After the success of Halloween, Sean Cunningham—in attempt to recreate that success—directed Friday the 13th. From there, the slasher craze of the early 1980’s was born. Movies like Terror Train, Prom Night, My Bloody Valentine, Happy Birthday to Me and The Prowler were released in rapid succession. The thing that makes The Burning a little different than its contemporaries is that it wasn’t just copying the template of Friday the 13th, no, this one borrowed virtually everything.
This wasn’t just a killer picking off teenagers one by one. It was a killer at a summer camp with a horrible, tragic past. It was, in essence, Friday the 13th done again. For that reason, it’s obvious to assume that The Burning doesn’t work as a film. It shouldn’t work. It was coming out less than a year after Friday the 13th, which was still a huge success at the box office.
The thing that makes The Burning stand out is that it is a more competently made film. It’s better. I’m not saying that The Burning is better than the Friday the 13th franchise as a whole because there are elements and movies in that franchise that really shine. I’m not even saying it’s better than Friday the 13th Part 2. But when comparing The Burning to the film that launched that whole series, it’s The Burning that comes out on top.
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Yes, Betsy Palmer is obviously terrific in the film. But she’s only terrific for the amount of time that she’s actually in the movie, and she’s not in it very much. Cunningham made no effort to put her in the film at any other point, there’s no possibility to guess that she’s the killer until she just shows up and basically explains her whole backstory. The worst thing about this is that nobody would have guessed her to be the killer if she had so much as appeared at any other point.
The Burning is operating under the exact same model as Friday the 13th. But it doesn’t have these problems. It fixes these mistakes, and that’s how it beats the quintessential slasher movie at its own game. The opening of The Burning immediately establishes the killer. In fact, we spend nearly twenty minutes learning his backstory and motivation before we move onto the camp and the main cast. This is an interesting way to do things, but it works. Once we’ve established Cropsey, he’s like the bomb under the table that could go off at any moment. We know he’s there, but the characters don’t and that creates tension and suspense.
Each of the characters in the movie has a unique, distinct personality. It even has a much larger cast than Friday the 13th, but it’s hard to lose track of any of the characters. Some of the standouts are Jason Alexander in his first film role, Brian Backer of Fast Times at Ridgemont High as Alfred and Larry Joshua as the irreplaceable Glazer. These characters all have a strong, believable chemistry. One of the best things about The Burning is that it almost works as an ‘80’s teen comedy until the killer shows up. It is a high mark for a slasher movie if you feel like you could watch the kids occupy the screen for an entire feature without wanting to see them get killed off.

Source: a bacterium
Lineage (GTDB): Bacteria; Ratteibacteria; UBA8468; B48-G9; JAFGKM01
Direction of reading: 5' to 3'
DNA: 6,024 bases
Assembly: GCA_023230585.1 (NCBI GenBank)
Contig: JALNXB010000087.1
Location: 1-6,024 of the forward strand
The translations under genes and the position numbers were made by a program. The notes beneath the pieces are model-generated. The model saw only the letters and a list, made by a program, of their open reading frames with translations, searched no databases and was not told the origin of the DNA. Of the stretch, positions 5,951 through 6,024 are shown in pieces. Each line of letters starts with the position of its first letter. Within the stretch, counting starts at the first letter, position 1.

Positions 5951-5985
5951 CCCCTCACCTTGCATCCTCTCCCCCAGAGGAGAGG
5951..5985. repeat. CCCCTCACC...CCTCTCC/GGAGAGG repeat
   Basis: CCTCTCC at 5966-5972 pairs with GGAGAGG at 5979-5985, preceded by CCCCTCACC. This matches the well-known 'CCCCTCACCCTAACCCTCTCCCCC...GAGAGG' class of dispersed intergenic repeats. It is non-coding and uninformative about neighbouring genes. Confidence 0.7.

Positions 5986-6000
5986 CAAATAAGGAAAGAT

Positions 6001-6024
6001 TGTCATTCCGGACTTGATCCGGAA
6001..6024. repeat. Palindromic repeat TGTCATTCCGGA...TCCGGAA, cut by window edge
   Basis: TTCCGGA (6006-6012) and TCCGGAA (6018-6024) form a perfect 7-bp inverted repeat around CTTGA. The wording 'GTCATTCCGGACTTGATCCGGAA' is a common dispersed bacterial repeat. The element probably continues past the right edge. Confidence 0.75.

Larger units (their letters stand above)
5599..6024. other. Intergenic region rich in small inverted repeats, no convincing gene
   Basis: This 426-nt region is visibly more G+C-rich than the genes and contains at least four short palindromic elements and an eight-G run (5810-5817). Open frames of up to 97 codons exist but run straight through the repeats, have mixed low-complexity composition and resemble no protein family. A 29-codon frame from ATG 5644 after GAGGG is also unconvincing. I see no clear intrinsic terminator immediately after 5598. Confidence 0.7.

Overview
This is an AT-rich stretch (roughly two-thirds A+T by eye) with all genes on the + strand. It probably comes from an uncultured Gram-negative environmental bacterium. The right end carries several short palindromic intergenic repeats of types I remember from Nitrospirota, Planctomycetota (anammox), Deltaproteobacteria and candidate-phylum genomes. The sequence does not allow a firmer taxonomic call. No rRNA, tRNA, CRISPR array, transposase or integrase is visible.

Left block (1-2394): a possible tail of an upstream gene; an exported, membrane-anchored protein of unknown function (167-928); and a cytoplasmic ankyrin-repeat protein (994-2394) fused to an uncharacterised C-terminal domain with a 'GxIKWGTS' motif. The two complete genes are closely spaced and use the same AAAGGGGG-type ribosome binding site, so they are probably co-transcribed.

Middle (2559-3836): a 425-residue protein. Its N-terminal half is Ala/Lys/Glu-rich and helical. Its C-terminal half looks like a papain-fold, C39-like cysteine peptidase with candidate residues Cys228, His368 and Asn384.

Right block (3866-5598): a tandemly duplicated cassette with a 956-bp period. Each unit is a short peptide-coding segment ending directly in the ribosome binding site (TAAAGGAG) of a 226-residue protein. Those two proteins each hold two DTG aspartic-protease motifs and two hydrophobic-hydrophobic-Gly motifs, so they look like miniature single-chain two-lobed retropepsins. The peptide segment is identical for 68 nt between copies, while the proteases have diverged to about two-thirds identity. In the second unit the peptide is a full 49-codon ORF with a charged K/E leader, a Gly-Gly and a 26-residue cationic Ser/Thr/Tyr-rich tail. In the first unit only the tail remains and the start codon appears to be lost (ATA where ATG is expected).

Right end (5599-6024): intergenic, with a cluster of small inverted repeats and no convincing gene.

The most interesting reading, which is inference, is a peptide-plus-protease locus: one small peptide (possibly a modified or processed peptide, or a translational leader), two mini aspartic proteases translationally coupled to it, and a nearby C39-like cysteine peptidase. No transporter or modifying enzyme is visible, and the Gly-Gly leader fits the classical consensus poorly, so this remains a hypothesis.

Of course, the main attraction of a slasher movie would be the death scenes. They are the highpoint of the original Friday the 13th, in which the effects are put to incredible use thanks to the talents of Tom Savini. Luckily, Savini also did the effects for The Burning and they are just as terrific here. Overall, this is a slightly gorier movie, but the kills are padded out throughout the feature. It takes a long time for characters to actually get killed. But it works. Things build and build and just when you think nothing might actually happen, we get something like the infamous raft sequence.
The Burning does exactly what Friday the 13th did, but it does it a little better, enough to make a difference. Of the two movies, this is the one that comes out on top. It has all the gore that Friday the 13th provides, but it’s better at portraying its killer and it has a more interesting, engaging and funny cast of characters. While it never spawned a franchise and isn’t really seen as one of the most iconic slashers, it has a legacy nonetheless. This was the first movie for Miramax Pictures which was at the time just a name created by screenwriters Bob and Harvey Weinstein to slap on the opening credits. It went on to become a major, major company and the Weinsteins are two of the most powerful figures in Hollywood.
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